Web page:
Candidate blog series: Council-At-Large candidate Casey Brown
First I would like to thank CBN for hosting this blog. It is a pleasure to participate in a new forum and help citizens to know a little more about me.
I have more information about my campaign and myself on my website: www.vote4brown.com.
First, a little about me for those who may not know me, my given name is Cassandra, but everyone calls me Casey. I am originally from Fairfield, Ohio, graduating from Fairfield High School in 1984. My husband Tom and I were married in 1989 and bought our house on Ashland Ave. in 1997. I served on Norwood City Council from 2002-2005. I am very proud to be among an elite group of women in Norwood who served on city council!
My top three priorities:
- Administration of city finances
- Business Development
- Improve Residential Property Values
We need to better manage our city finances. We need to use our available resources to make sure all eligible taxpayers pay their fair share and implement a tax amnesty program, which we are not doing right now. We need to have council working with a budget director, preparing a 5-year forecast for everything from city street repair to replacement of equipment.
Our business development priorities need to focus on Montgomery Road in particular. Small businesses are struggling in Norwood. We can see that by the empty storefronts on Montgomery Road. We need to offer business incentives and improve the Pike to encourage business development. We need to be proactive in our business development, constantly working to retain our current businesses, as well as working to re-use older facilities where possible.
Finally, we need to solve the "quality-of-life" issues that plague our neighborhoods and decrease our property values. We need to offer incentives for home improvement and keep crime out of our neighborhoods. We need to work to improve residential property values and maintain the integrity of our residential areas in Norwood. Right now we have issues such as improper zoning, excessive traffic and speeding on some of our residential streets, and the mediocre condition of some of our parks, playgrounds and infrastructure. We need to address these issues. We need to encourage diversity of ownership in our solid residential neighborhoods, while at the same time keeping an eye on potential development to continue to keep property taxes low. We need to consider incentives for homeowners to improve their properties. We need to discuss the possibilities of in-fill housing, to encourage developers to participate in new housing opportunities. We need to help organizations such as the Tree Board to achieve their goals of beautifying our city, which will increase our neighborhood appeal. In short, residential property values are the backbone of the strength of our city.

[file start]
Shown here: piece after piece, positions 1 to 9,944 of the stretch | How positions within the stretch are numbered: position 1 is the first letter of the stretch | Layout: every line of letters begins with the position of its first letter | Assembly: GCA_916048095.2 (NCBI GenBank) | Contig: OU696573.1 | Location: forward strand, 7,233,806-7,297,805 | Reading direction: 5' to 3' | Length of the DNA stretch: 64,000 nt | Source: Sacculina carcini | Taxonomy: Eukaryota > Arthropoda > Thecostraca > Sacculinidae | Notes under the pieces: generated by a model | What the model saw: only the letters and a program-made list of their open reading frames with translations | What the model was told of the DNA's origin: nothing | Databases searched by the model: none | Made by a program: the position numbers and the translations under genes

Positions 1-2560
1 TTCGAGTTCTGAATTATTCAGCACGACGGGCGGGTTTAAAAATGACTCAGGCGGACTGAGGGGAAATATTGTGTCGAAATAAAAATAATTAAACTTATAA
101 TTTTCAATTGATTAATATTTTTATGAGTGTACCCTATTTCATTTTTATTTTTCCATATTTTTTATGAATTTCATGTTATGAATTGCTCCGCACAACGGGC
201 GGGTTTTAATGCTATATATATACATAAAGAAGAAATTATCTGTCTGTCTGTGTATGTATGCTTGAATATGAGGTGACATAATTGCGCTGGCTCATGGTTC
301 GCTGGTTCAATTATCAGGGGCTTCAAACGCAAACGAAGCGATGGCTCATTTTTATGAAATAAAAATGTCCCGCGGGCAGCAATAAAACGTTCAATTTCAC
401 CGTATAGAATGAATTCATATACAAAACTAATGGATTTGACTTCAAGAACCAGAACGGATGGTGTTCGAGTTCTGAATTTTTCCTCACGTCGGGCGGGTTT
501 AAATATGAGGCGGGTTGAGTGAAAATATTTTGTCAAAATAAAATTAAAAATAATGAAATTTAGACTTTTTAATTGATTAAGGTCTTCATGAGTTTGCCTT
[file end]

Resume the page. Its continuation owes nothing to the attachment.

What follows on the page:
Based on feedback from citizens and my own experiences, there are many other important issues for Norwood that I have discussed on my website.
Here are a few additional thoughts that I would like to share.
One issue has to do with the redevelopment of Surrey Square.
Surrey Square is suffering from a lack of citizen input. While Surrey Square is going through a desperately needed facelift, very little has been communicated to the citizens of South Norwood as to the extent of the redevelopment. While there was citizen input and extensive Council discussions when Kroger was going to build at Linden Pointe (I was on council during that time), very little communication has been brought willingly to the citizens about this redevelopment. The families of South Norwood need to know what the impact of a larger Kroger store will have on the neighborhood.
City officials should be active in any major development that would affect the city and the surrounding neighborhood. They should be informing those neighborhood citizens, if not the whole city, about the development and asking for input from citizens.
As a candidate for Council At-Large, I want to see the city run more efficiently. Daily I work with entrepreneurs, who follow the mantra of “surround yourself with people smarter than you”. Isn’t that how government should run too? We need to take advantage of the knowledge and experience of our city employees and give them the right tools to get the job done.